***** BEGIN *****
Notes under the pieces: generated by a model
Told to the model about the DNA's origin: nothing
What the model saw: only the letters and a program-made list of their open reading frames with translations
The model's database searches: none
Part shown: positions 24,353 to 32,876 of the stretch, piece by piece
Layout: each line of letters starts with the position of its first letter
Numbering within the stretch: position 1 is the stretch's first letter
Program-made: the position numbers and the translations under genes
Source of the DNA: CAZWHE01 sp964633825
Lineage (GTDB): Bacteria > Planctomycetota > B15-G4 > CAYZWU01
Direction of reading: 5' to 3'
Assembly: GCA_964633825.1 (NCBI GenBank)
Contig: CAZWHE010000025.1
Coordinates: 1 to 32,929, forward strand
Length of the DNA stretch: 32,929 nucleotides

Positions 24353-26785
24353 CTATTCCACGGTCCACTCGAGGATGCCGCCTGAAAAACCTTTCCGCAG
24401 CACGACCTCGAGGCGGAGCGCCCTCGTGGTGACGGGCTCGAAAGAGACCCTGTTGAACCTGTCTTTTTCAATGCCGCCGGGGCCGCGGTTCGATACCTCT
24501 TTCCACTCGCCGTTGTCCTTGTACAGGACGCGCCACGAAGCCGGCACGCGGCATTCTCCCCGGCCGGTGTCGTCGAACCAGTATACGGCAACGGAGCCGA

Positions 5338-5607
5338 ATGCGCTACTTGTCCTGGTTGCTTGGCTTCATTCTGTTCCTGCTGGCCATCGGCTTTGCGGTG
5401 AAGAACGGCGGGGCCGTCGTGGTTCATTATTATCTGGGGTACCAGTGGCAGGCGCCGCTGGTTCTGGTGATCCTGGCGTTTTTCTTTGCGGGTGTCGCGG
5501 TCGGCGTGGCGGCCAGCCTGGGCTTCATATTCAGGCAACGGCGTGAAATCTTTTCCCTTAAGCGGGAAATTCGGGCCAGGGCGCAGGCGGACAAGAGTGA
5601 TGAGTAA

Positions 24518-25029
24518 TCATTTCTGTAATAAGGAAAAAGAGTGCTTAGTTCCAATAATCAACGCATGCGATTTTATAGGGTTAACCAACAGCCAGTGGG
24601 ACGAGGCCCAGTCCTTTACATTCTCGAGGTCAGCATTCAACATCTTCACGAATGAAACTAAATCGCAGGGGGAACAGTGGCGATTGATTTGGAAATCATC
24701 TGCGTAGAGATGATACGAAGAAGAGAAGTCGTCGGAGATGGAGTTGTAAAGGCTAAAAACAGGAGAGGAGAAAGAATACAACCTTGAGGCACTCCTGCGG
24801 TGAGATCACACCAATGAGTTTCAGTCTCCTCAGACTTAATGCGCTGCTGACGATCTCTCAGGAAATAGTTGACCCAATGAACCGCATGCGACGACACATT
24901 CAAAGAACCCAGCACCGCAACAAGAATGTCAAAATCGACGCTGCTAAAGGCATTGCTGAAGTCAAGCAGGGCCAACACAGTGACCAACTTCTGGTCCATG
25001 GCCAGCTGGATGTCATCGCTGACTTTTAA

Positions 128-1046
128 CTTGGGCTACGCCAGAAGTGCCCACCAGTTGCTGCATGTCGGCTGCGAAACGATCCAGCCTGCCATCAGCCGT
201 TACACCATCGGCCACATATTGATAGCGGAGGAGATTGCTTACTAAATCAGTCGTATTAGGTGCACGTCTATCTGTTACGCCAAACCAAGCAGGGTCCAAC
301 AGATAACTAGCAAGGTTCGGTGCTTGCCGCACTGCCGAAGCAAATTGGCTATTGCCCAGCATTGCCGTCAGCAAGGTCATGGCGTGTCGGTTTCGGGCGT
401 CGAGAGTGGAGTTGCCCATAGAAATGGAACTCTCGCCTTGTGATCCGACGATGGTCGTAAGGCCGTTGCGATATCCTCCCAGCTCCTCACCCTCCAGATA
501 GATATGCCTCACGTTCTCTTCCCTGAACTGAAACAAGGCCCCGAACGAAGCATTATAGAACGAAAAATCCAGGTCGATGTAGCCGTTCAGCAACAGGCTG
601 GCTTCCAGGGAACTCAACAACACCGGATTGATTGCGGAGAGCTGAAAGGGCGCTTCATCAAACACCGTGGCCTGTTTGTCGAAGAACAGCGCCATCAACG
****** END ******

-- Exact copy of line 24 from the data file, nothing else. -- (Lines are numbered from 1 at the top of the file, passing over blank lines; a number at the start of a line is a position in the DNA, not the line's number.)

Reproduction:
5601 TGAGTAA